In regard to writing speeches that are meant to persuade others, what is considered to be the elements of persuasion you should use? I was thinking it was Aristotle's logos, ethos, and pathos. Are there any other elements?

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Ancient rhetoric was divided into five "canons," or parts:

  • Invention: finding arguments
  • Arrangement: organizing a speech into a coherent and effective whole
  • Style: using figures of speech effectively and paying close attention to word choice
  • Memory: necessary for extemporizing and also contains a storehouse of information you can use in the composing process
  • Delivery: the effectiveness of a speech or a piece of writing depends not just on what you say but on presentation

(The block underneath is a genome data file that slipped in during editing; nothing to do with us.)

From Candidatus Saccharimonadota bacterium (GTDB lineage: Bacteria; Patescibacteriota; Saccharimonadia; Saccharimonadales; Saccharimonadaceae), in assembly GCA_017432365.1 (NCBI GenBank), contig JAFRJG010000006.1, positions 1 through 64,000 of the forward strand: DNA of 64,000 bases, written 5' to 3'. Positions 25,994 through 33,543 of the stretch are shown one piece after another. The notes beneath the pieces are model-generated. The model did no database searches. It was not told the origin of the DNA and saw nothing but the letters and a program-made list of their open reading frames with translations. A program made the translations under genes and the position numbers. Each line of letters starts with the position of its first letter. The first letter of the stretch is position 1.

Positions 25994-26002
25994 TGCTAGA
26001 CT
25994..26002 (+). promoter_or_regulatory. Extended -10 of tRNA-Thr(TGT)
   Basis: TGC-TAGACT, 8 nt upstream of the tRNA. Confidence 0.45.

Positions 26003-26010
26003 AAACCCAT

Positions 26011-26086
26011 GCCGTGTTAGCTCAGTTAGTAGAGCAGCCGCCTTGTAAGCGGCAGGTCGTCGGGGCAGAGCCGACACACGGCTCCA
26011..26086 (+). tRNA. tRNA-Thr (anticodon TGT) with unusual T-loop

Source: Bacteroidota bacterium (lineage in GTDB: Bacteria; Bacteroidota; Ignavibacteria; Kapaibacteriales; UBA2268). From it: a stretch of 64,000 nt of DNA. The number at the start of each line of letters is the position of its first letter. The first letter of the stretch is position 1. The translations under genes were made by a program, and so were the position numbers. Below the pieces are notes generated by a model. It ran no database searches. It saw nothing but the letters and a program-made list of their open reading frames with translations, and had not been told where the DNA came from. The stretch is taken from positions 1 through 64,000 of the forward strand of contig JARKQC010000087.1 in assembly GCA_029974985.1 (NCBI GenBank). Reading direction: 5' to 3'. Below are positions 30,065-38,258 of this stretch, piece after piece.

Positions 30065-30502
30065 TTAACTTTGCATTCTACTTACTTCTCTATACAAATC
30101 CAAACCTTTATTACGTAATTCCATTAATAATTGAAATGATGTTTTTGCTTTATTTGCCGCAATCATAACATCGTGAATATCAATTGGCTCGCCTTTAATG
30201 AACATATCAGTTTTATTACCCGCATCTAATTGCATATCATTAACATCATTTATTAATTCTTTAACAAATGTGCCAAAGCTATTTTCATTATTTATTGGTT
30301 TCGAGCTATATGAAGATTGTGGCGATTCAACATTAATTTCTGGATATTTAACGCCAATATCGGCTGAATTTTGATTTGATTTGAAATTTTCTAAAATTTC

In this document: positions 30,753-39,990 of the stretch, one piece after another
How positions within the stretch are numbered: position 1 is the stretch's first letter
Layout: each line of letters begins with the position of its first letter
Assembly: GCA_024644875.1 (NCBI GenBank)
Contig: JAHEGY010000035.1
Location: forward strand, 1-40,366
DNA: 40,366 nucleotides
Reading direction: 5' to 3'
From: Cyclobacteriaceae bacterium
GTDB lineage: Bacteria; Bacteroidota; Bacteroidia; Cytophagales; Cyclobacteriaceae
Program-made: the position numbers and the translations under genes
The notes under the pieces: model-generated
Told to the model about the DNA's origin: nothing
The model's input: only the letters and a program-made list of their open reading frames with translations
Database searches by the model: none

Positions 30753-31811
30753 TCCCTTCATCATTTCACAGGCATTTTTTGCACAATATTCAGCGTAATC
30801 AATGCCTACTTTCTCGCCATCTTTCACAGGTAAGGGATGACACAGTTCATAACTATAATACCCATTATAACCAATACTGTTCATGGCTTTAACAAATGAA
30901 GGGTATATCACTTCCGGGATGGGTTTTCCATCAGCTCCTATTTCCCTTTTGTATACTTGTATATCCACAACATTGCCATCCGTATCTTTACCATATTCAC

Invention itself includes the three "pisteis," or proofs. Arguments from logos should include both induction and deduction as well as take advantage of the common and special topics, which are various important argumentative strategies. The"pragmata," or facts, were considered extrinsic to rhetoric by Aristotle, but many other theorists emphasize how to use facts and other extrinsic forms of proof.

A typical classical oration consisted of six parts:

  • Introduction: intended to capture the attention and goodwill of the audience
  • Narration: sets out the facts of the case
  • Division: metadiscursive transition in which you describe what you will argue and what you will not
  • Confirmation: a section focused on proving your main thesis
  • Refutation: refutes potential counterarguments
  • Conclusion: arouses emotions  or contains a call to action

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